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Weekend: A brief photographic view into Women from Rwanda (2 of 2)

Approximate reading time: 1 minute

The CSMCJ, a Brazilian institution linked to the Catholic Church, works with several communities in Kigali, Kibeho and Butare.

The focus of the institution is on children, but the doorway for families are the mothers, who begin to learn a trade, while their children attend the school of the Indabo project and receive education, personal hygiene and food.

“Local society needs to be inspired by the significant work that is already done,” says Christine Niwemugeni, deputy mayor of Huye district.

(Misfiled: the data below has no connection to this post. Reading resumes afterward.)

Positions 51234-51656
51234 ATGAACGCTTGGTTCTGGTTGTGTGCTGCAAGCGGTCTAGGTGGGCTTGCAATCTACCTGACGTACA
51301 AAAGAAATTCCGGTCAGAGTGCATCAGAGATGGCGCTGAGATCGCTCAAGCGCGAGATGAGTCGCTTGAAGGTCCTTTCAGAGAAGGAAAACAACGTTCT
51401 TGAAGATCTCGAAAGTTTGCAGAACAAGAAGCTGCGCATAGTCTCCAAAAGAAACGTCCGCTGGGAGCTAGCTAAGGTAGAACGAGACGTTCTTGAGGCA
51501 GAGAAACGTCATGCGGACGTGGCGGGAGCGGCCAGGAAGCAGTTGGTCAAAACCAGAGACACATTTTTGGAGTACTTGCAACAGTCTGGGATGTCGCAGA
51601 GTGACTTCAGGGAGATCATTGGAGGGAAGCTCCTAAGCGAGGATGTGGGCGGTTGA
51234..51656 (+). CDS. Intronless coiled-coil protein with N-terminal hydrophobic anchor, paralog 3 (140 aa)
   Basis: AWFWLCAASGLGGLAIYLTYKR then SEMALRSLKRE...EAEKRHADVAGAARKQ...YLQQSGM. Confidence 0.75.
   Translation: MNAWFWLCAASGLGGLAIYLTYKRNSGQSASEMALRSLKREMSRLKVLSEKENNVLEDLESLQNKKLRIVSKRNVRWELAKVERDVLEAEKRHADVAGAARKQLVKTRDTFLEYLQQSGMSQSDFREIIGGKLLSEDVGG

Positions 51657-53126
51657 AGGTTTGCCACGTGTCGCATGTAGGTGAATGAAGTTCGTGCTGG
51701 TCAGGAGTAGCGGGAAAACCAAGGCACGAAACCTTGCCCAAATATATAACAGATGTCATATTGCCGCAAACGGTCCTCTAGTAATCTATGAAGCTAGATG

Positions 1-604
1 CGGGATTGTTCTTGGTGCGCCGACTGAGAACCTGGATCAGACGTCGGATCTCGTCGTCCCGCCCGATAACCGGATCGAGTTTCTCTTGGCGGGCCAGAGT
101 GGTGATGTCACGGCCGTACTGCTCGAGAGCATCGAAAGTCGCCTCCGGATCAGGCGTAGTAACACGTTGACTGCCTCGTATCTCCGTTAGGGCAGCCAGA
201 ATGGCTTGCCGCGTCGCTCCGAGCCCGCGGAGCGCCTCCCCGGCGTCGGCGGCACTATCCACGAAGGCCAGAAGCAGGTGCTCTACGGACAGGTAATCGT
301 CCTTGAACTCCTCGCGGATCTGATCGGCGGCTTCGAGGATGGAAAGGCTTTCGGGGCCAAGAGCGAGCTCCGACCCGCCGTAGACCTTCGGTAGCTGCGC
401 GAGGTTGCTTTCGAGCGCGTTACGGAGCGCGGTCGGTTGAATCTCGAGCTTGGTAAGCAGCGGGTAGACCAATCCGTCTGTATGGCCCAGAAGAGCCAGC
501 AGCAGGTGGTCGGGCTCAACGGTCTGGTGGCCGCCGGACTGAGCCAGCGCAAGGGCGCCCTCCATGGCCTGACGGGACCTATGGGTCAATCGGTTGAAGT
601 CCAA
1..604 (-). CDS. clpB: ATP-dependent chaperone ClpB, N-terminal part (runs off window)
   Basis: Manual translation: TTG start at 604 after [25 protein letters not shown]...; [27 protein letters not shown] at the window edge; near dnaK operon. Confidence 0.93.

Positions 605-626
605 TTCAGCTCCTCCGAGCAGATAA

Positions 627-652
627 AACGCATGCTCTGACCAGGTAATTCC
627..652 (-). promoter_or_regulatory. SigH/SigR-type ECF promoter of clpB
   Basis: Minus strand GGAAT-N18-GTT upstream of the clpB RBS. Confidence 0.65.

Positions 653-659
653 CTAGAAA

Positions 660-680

In fact, “social tourism” is still common in Rwanda – foreigners visiting the country for short periods in small humanitarian missions, a practice that has been repeated since the end of the genocide – which may reinforce the withdrawal of public opinion from work done in the country.

Regardless, there is a clear network of collaboration, especially among the poor. This reinforces that, despite the conflict that marked the country and all the difficulties, peace returned to Rwanda. Is this not a consequence of the strong female influence in this new Rwanda?

 

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